We explored some Frameworks that help define common goals and product metrics, such as KPIs, OKRs, NSM, Pirate Metrics and Sales Funnel. But what metrics are these? We will address the most common metrics in the universe of digital products below. But first, it is worth noting: actionable metrics are those that effectively measure the success of the digital product or service, as opposed to the vanity metrics that can be observed but should not influence decision-making. The number of registered users in an app, for example, is a vanity metric, while the number of active users is an actionable metric. Remember this before choosing the best indicators for your business.

Customer Acquisition Cost (CAC)

The Customer Acquisition Cost defines the average investment required to acquire a new customer. The CAC is important for studying the feasibility of a business model and also for evaluating investments in the marketing of products that have already been launched. It is important to note that depending on the objective, the calculation of the Customer Acquisition Cost may vary:
  • To evaluate investments in marketing, the following simplified formula must be used: amount invested in acquisition marketing (AM) divided by the number of new customers acquired (CA) – CAC = AM/CA.
  • To study the feasibility of a new business, the use of the intermediate formula is recommended, adding the amount invested in acquisition marketing (AM) with the cost of the sales and marketing teams (ST), and dividing them by the number of new customers acquired. (CA) – CAC = AM+ST/CA.

Customer Lifetime Value (LTV)

Customer Lifetime Value or LTV is the value that your user deliver to you throughout the period they are subscribers or users of the product. The objective is to evaluate the financial value of each customer and, thus, direct efforts not only towards the acquisition of new users but also towards the retention of recurring ones. LTV allows for the understanding that not all customers are the same and some represent greater assets for the business. Thus, the investment value to acquire them may even be greater than for others, if this is a strategy chosen by the business. The calculation of the Customer Lifetime Value is – LTV = Retention Rate / 1 + Discount Rate – Retention Rate, where: (1) the Retention Rate refers to how long a customer interacts with specific content; and (2) the Discount Rate is the expected return on investment.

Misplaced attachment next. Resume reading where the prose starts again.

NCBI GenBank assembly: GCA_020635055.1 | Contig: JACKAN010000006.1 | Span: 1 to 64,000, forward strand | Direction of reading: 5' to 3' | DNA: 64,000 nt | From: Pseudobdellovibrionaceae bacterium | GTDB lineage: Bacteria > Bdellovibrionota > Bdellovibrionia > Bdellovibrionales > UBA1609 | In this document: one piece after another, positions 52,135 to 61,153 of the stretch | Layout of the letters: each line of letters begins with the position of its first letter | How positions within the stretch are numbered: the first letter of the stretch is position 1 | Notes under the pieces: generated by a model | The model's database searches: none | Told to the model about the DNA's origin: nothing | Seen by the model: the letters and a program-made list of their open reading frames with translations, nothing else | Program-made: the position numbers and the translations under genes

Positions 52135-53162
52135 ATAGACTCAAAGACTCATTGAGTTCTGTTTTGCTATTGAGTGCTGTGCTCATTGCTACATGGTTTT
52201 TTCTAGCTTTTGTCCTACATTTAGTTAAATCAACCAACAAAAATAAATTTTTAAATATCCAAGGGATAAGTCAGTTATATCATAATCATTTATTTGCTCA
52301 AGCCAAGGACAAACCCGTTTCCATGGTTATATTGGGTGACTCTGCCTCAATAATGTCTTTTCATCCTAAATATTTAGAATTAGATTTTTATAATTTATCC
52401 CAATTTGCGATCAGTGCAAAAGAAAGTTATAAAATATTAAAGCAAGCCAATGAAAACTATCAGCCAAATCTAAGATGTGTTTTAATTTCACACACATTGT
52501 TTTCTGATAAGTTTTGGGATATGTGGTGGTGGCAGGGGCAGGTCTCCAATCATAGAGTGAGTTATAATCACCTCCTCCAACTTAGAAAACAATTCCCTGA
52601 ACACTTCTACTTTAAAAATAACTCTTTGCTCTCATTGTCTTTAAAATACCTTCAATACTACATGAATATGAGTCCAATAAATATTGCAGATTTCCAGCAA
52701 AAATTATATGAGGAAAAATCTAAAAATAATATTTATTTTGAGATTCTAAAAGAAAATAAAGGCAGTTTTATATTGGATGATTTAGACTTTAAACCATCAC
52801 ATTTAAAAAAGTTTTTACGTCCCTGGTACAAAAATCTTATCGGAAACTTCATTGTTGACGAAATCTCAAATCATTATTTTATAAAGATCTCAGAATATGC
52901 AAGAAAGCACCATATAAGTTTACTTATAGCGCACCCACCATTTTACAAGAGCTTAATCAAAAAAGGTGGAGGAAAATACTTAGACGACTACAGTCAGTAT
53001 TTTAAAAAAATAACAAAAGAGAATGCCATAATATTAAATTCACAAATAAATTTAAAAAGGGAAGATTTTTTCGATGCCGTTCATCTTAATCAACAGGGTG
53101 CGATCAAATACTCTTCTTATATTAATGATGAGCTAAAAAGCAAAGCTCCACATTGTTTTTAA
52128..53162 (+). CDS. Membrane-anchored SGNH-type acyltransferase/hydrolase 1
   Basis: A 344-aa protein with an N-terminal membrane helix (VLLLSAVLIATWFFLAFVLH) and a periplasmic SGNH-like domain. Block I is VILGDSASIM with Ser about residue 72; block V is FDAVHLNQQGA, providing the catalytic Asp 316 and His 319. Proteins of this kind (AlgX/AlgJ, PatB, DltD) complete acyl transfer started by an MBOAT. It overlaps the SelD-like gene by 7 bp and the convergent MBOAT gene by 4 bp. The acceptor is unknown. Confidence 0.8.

Click-Through Rate (CTR)

The Click-Through Rate represents the number of times users clicked on a certain action in relation to the total number of times that action was proposed. An example of CTR might be the number of clicks on a Google Ads ad compared to the number of times that ad was shown. When the CTR is below expectations, some actions can be used to seek improvements, such as focusing on the language and the target audience, including images that trigger users, improving the buttons (CTAs), and analyzing the conversion funnel to make more precise adjustments. Remember that you need to know the user in order to choose the best option and add greater value.

Conversion Rate (CVR)